Lost mines are a popular form of lost treasure legend. The mine involved is usually of a high-value commodity such as gold, silver or diamonds. Often there is a map (sometimes called a "waybill") purportedly showing the location of the mine. Common reasons given for the mines being lost include:
- The mine is discovered and worked by a recluse who refuses to divulge the location, and dies without revealing the location.
- The mine is worked by native peoples who refuse to divulge the location to others.
- The mineral deposit is discovered in a remote location, and upon returning to the area the discoverer cannot find it again.
- The discoverer dies of hunger, thirst, or exposure shortly after discovering the deposit, and his body is found with rich ore specimens in his possession.
- The discoverers are killed by hostile natives. Sometimes the natives cover up the entrance to the mine.
- In Spanish colonies in the New World, many lost mines were supposedly worked under the direction of Jesuit priests before their sudden expulsion in 1767.
Some lost mine legends have a historical basis; some have none. But the lure of lost mine legends is attested by the many books on the subject, and the popularity of publications such as Lost Treasure magazine.
- 1 List of lost mine legends
- 2 Fiction
- 3 See also
- 4 References
List of lost mine legends
Legends of lost mines are probably worldwide. Those listed below are just a sampling.
- Lasseter's Reef (Never actually mined)
- Lost Lemon Mine, Alberta
- Pitt Lake gold find, British Columbia
- Jolly Jack's Lost Mine, British Columbia
- Lost McLeod Mine, Northwest Territories
- Johanssen's Lost Platinum Cache, British Columbia
- Foster's Lost Mine, Vancouver Island
- Lost Christie Lead, British Columbia
- Lost Silver Lead of Monashee Creek, British Columbia
- Lost diamond mine of Vicente Guerrero
- Lost Naranjal mine, Durango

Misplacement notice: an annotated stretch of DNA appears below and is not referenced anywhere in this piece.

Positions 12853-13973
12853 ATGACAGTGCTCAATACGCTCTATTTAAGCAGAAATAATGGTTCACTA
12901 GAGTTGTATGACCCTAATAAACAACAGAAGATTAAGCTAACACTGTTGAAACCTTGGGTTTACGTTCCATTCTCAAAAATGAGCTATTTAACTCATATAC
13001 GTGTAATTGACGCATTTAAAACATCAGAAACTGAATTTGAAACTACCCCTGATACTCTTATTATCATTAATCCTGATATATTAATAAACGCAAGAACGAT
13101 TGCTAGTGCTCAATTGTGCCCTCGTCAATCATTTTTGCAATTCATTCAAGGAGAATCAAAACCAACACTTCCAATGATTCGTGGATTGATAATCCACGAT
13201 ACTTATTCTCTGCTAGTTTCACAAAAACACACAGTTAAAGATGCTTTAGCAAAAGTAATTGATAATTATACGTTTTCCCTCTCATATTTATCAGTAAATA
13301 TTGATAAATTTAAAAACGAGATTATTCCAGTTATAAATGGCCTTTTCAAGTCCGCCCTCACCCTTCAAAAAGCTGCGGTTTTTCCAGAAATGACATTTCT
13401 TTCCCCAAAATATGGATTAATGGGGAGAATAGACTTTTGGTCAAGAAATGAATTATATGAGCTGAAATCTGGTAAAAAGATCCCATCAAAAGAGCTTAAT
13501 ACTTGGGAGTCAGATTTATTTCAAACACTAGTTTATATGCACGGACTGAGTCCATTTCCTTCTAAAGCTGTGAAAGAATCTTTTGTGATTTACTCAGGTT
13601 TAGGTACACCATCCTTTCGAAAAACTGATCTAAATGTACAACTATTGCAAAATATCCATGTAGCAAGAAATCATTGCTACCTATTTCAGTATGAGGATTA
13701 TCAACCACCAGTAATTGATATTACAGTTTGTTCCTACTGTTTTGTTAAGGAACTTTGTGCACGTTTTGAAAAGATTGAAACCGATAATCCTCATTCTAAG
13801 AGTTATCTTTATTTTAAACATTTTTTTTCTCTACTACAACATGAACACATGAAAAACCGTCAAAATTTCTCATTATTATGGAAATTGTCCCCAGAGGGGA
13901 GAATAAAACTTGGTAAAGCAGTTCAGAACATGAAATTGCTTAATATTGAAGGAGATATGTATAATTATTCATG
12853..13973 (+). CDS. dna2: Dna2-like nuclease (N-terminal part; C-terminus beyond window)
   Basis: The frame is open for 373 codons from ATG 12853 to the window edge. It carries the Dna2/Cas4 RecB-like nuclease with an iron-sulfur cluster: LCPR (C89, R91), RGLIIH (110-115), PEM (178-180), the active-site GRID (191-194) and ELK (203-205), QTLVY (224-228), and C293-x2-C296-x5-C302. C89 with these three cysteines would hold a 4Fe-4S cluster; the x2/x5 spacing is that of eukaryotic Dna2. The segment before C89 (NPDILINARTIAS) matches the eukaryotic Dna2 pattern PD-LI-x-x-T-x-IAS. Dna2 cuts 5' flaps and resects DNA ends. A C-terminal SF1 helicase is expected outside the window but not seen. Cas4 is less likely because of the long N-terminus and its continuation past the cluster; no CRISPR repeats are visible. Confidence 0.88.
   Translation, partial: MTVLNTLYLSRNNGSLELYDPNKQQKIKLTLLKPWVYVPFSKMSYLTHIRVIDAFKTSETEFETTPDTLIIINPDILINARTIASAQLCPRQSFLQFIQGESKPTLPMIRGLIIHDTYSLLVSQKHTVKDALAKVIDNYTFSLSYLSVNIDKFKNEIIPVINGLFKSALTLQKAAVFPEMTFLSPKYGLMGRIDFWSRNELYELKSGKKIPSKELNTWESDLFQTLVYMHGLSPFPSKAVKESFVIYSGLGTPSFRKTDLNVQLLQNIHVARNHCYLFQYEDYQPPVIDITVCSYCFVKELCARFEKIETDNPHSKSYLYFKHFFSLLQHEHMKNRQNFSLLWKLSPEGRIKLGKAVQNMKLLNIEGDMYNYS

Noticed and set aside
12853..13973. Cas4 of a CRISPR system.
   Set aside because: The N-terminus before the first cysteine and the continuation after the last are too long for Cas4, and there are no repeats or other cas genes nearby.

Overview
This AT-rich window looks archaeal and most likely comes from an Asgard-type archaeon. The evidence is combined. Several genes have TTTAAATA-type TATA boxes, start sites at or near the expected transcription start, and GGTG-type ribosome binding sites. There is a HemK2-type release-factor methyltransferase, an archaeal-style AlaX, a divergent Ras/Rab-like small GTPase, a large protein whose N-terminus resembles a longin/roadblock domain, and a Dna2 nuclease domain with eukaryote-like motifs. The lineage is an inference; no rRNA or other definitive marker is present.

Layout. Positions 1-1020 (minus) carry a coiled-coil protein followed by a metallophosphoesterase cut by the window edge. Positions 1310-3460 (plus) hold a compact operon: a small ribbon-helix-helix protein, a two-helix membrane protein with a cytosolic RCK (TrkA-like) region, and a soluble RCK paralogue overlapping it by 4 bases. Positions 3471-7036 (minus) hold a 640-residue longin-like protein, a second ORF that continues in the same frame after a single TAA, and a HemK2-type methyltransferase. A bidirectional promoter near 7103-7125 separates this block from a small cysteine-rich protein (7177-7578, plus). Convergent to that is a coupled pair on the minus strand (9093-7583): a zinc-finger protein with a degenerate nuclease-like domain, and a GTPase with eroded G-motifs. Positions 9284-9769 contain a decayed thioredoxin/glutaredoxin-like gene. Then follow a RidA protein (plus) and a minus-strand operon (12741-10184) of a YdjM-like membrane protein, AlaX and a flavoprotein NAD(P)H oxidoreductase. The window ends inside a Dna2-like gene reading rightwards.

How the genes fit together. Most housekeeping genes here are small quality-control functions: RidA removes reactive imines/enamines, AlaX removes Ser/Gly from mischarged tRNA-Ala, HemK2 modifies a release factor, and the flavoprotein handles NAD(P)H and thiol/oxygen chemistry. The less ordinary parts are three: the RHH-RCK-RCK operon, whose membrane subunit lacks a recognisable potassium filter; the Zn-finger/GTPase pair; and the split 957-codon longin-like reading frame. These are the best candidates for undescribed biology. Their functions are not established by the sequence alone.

- Planchas de Plata, Sonora, (sometimes called Bolas de Plata). Periodically assumed to be "lost," although the location is well documented.
- Tayopa silver mine, Sonora
- In the 19th century, gold fever was prevalent in the Ural region near Ekaterinburg. There are many legends of the lost mines, for example in Mamin-Sibiryak's stories.
- There are many modern stories of lost diamond mines in the Yakutia region of north and northeast Russia
- Lost Pegleg mine, California; supposedly found by mountain man "Pegleg" Smith
- Lost Breyfogle mine, California or Nevada
- The Lost Cement Mine, California
- The Lost Dutch Oven Mine, California
- Death Valley Scotty's secret mine, California or Nevada
- Lost Gunsight mine, California or Nevada
- Lost Pin, Delta County, Colorado
- Recluse Goatherder's Gold Mine, Colorado
- Three Skeletons, La Plata County, Colorado
- The Lost Sheepherders Mine, Nevada
- Lost Nigger Gold Mine, Texas
- San Saba mine (sometimes called the Lost Bowie mine or the Lost Almagres mine), Texas
- Danville's Lost Gold Ledge, Washington (state)
- Janni's chimney, Washington (state)
- Lost Doukhobor Ledge, Washington (state)
- CBC News http://archives.cbc.ca/science_technology/unexplained/clips/9708/. Missing or empty
- I. A. Mumme (1982) The Emerald, Port Hacking, New South Wales: Mumme Publications, pp. 21–22.
- Dobie, J. Frank (1930). "Coronado's Children". Southwest Press – Texas folklorist J. Frank Dobie collected many tales of lost mines of the American Southwest in the collection Coronado's Children. The title refers to those who followed the legends of hidden riches, like Coronado did in the 17th century.
- Jameson, W.C. (1993). "Buried Treasures of the Rocky Mountain West". August House